Impending Global Food Crises?

Impending Global Food Crises?

To service growing global food demand, the UN’s Food and Agriculture Organization estimates an additional six million hectares of farmland investment will be needed every year for the next 30 years, highlighting the opportunity for farmland investors.

Benefitting from this, Latin America is expected to become the agricultural epicentre of the world, as more and more dollars of foreign investment will find their way into the region.

The continent houses 42% of the world’s potential for agricultural expansion, estimates Victor Villalobos of the Inter-American Institute for Cooperation on Agriculture (IICA), meaning the region could prove to be one of the most under-explored agricultural regions in the world.

The last decade has seen a steady rise in food prices. In addition to population growth and an agricultural sector that’s trying desperately to keep up with demand. One of the safest ways for investors to guard themselves against this is through real assets that rise in value along with inflation. One of the strongest of these real assets is farmland.

The increased demand for farmed products, along with the drought across the Americas during the 2012 harvest meant that food prices reached record highs. Though rising food values are bad for the world’s poorest, these price hikes are actually encouraging farmers and food processors around the world to raise their levels of production.

Record prices attracting more farmers

The IICA says “the rise in food prices will create opportunities for exporting countries,” as illustrated by the fact Latin America provides a third of China’s agricultural imports. China’s booming population drives its appetite for agricultural products, and shows no signs of slowing down.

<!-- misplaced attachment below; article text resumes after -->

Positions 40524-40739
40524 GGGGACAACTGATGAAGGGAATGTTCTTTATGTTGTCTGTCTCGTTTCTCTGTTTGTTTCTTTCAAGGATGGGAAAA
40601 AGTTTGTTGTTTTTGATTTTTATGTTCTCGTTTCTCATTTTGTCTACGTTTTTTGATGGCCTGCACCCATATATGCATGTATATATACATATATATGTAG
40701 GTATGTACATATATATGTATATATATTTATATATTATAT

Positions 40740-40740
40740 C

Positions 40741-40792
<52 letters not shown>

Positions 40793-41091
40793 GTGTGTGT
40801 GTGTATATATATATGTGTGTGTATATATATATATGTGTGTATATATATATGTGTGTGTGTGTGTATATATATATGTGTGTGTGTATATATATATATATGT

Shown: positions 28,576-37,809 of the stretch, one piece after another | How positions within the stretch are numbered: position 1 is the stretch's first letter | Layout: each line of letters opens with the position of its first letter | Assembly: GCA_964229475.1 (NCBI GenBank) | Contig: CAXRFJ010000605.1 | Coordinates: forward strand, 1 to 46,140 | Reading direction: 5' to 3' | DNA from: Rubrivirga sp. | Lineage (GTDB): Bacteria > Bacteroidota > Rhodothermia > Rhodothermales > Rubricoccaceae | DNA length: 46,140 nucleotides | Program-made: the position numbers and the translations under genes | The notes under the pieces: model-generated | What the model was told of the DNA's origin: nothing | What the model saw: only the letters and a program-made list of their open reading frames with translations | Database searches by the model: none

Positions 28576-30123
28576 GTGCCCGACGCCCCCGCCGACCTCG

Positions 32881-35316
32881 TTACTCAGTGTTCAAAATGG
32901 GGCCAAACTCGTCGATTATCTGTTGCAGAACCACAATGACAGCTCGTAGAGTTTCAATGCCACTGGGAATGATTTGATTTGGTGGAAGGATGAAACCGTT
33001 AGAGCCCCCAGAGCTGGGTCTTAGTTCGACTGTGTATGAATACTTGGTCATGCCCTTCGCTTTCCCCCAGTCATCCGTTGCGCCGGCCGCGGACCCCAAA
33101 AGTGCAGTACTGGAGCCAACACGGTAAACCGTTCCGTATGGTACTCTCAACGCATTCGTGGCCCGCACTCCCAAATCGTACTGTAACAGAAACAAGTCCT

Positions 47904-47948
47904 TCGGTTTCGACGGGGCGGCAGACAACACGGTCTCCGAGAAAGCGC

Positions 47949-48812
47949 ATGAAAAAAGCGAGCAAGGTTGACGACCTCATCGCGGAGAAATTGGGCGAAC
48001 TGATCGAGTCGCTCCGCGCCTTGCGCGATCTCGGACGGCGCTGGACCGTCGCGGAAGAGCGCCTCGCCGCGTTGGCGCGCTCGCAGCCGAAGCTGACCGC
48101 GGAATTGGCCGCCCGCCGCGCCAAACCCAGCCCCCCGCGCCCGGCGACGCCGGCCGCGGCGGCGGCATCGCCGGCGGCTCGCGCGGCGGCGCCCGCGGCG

The IICA claim that in the past not enough has been invested in agricultural research and development in Latin America, but that is changing as due to high prices and demand, as well as a political environment which is attractive and friendly to foreign investors.

Latin America’s unique climate gives it its edge

Latin America also has an array of different climates. It’s a mix of jungle, coastal regions, mountains and flatlands, and this diversity is good for farmers because it means that practically anything can be grown there. The continent also holds the largest fresh water reserves in the world, with around a third of global holdings – of which half is in Brazil.

Areas on the west coast benefit from the warm waters of the Pacific and have strong fisheries. Chile and Peru are both in the world’s top ten fish producers. The Andes slopes provide Chile and Argentina excellent conditions for wine production, while more temperate climate in the east of the continent have plentiful land for Brazil and Argentina rearing cattle and growing grains (the two countries are amongst the world’s ‘big six’ grain growers, and main livestock producers). Farmers in Equador, Columbia, Venezuela and Northern Brazil are even able to produce two harvests each year, as they are both closer to the equator. In Central America and Brazil, sugar cane, coffee and tobacco are harvested as the tropical climate provides the perfect environment for its growth.

Food prices are not set to decline any time soon and Latin America is positioned as one of the most attractive locations for farmland investment. Currently the US, Eastern Europe, and Australia are all major food exporters that help supply more densely populated areas, namely Asia. The reason Latin America stands out is its potential to ramp up production.

By Georgi Milenkov
Georgi likes all things shiny; gold, silver, platinum an pirate treasure. Fascinated by the commodities market, Georgi uses his trading experience to report on commodities prices. He now works for Hewlett Packard.

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